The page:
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White House attempts to block Office of Government Ethics request

The White House has positioned itself to block the disclosure of ethics waivers granted to dozens of former lobbyists now working in the White House and other federal agencies, The New York Times reported on Monday.  

The Office of Government Ethics (OGE) needs the waivers in order to determine whether these individuals are violating federal ethics rules in their new positions as government officials.

The Trump administration sent a letter challenging the legal authority of Head of the OGE Walter M. Shaub Jr. -- an Obama appointee who is in his fifth and final year of the job -- to request copies of these ethics waivers from federal agencies, which he did in late April. 

Schaub's action falls under the category of "data request," which is a legal right of the OGE. In its letter, the White House also asked Schaub to withdraw his request. No previous administration has made a request like this, the Times reported.

The Trump administration has hired a number of former lobbyists and industry lawyers, many of whom are working in the same area as their previous private-sector jobs, compared to the Obama administration. 

"I have never seen anything like it," Mr. Shaub said of the White House's request. He does not intend to comply.

The White House Office of Management and Budget (OMB) accused Shaub of submitting a politically motivated request.

"The very fact that this internal discussion was leaked implies that the data being sought is not being collected to satisfy our mutual high standard of ethics," a statement by OMB read.

In January, President Trump signed the "Ethics Commitments by Executive Branch Appointees" executive order. It prohibits officials who were formerly lobbyists or lawyers from working directly on matters they had been involved with in their previous position for a two year period.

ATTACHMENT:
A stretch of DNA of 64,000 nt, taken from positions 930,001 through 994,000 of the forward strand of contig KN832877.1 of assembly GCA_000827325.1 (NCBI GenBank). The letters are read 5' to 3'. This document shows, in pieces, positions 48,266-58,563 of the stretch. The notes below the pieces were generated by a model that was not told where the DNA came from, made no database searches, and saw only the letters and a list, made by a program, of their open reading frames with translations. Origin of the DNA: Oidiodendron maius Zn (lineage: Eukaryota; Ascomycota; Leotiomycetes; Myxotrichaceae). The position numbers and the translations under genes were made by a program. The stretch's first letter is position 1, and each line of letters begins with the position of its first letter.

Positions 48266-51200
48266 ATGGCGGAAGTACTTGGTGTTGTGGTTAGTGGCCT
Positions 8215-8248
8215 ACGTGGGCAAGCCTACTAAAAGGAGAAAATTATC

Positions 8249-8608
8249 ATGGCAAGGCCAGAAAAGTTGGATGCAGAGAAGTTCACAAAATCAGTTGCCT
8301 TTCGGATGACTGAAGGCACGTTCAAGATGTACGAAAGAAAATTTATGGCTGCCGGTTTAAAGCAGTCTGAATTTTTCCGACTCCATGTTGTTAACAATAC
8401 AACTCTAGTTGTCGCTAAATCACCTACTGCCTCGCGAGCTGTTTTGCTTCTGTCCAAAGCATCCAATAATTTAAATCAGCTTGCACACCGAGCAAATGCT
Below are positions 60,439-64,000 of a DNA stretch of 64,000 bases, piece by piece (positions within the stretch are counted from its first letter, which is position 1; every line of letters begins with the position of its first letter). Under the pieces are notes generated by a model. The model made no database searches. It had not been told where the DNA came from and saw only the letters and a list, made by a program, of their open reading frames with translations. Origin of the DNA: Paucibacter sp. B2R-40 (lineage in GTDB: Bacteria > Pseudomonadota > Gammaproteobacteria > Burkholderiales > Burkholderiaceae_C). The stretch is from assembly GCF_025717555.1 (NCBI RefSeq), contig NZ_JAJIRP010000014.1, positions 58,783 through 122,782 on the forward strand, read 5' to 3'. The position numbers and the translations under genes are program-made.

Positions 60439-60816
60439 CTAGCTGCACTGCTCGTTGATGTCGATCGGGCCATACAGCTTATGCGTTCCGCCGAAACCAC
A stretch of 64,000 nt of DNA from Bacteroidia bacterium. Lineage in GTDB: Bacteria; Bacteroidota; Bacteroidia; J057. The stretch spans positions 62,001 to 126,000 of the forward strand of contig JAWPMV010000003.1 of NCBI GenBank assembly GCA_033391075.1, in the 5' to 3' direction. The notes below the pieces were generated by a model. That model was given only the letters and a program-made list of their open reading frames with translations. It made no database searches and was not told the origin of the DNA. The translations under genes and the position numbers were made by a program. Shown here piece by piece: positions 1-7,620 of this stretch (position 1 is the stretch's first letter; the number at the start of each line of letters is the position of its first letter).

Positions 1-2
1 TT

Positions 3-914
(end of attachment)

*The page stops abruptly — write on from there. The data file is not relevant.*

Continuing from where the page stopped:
The president has the right to issue waivers to this ban, although Obama made these documents public without request and offered explanations for each exception made. The Trump administration has not made this information as readily available, thus prompting Mr. Shaub's request for copies of these waivers in an effort to make them public and see how many have been issued under Mr. Trump.

OMB director Mick Mulvaney wrote to Shaub Wednesday and said the request for the waivers "appears to raise legal questions regarding the scope of O.G.E.'s authorities." Mulvaney also asked to hold the request "until these questions are resolved." The letter was obtained by a Freedom of Information request issued by the Times.

While the OGE has the clear authority to make this request, it does not have the power to force compliance. Typically, the White House would follow up on agencies' compliance, but this may present a problem, given that in this case, it's the White House that does not want to comply with the OGE.

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